Aibunawa (愛撫縄) means “caressing rope”. It is the opposite term to Semenawa and is one of the core concepts in Yukimury-Ryû. It describes the way the rope is used, namely tenderly and carefully. The goal is to reduce pain and unpleasant sensations as much as possible.

It is about gentle stimuli and subtle interactions, so that a harmonious togetherness unfolds between Bakushi and Ukete. It is about loving and gentle interaction that helps bring out sensuality and deep emotions. This way of doing shibari is the trademark of Yukimura Haruki.

To me, shibari is an emotional exchange between a man and a woman. That´s unique to Japan – to express love and emotion entirely through the medium of rope. So Shibari is not how you do this tie or that tie, it’s how you use the rope to exchange emotions with another.

Yukimura Haruki

It can be significantly more difficult to do Aibunawa than Semenawa. Semenawa requires clear guidance, and Ukete knows what is expected. The physical challenge of it already generates a lot of tension and intensity and helps to get into the right mental mindset.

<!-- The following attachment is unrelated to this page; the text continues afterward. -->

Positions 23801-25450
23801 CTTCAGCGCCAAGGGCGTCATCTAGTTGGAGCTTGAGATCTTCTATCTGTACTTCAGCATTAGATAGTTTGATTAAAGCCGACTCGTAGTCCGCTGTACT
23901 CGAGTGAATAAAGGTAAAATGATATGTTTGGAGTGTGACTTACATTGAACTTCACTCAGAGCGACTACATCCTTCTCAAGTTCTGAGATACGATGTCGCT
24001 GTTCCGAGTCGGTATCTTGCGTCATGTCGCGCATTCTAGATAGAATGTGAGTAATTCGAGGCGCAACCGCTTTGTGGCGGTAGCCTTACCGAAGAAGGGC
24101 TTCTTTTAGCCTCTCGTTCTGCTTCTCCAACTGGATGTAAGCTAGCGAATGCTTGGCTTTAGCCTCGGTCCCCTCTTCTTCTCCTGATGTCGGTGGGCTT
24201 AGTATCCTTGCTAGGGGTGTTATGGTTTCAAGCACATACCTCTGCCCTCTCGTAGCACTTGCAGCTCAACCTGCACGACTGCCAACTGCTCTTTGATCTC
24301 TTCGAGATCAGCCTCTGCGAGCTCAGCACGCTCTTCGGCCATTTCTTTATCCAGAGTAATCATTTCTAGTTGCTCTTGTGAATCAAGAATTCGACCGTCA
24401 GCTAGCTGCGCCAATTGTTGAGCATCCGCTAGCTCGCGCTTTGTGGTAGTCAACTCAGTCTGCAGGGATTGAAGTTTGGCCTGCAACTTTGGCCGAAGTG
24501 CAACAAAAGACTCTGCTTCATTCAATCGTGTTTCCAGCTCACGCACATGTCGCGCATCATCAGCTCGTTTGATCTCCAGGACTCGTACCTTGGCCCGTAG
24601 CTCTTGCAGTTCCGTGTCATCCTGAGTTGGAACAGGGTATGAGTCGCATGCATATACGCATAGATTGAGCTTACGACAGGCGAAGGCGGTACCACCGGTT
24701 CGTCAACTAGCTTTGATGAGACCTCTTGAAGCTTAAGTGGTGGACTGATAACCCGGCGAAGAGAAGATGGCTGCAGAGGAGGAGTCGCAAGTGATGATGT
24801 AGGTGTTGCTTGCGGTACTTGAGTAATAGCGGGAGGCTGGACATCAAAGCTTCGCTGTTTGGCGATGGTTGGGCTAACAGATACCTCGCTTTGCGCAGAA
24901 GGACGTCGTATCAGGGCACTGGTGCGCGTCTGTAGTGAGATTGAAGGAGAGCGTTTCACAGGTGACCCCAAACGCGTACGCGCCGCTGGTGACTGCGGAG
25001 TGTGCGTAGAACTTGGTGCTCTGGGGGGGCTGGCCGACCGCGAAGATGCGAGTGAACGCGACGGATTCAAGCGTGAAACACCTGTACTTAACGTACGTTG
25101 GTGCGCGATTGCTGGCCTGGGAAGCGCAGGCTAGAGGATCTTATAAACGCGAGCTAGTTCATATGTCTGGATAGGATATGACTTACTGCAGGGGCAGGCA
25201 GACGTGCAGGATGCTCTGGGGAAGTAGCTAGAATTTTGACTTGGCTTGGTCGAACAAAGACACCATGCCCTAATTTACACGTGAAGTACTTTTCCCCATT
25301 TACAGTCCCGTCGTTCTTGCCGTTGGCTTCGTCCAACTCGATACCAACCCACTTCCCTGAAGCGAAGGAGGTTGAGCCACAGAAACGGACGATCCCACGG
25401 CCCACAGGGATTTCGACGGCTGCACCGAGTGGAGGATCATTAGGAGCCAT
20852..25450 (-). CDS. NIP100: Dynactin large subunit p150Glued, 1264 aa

Aibunawa, however, leaves more space and demands more cooperation. Depending on the the preferences of Bakushi and Ukete, it can be advisable to focus on Aibunawa or Semenawa.

Ambivalence as Style Element

Aibunawa generally requires less rope and is tied more loosely than Semenawa. This allows the illusion that escape from the rope is still possible, while, however, the subtle skills of Bakushi always lead Ukete further. The hierarchy is hidden, not suspended or undermined, and the more Ukete understands how inescapable the situation is, the more intense the experience becomes.

Aibunawa thus has an ambivalent meaning and deliberately plays with this ambiguity.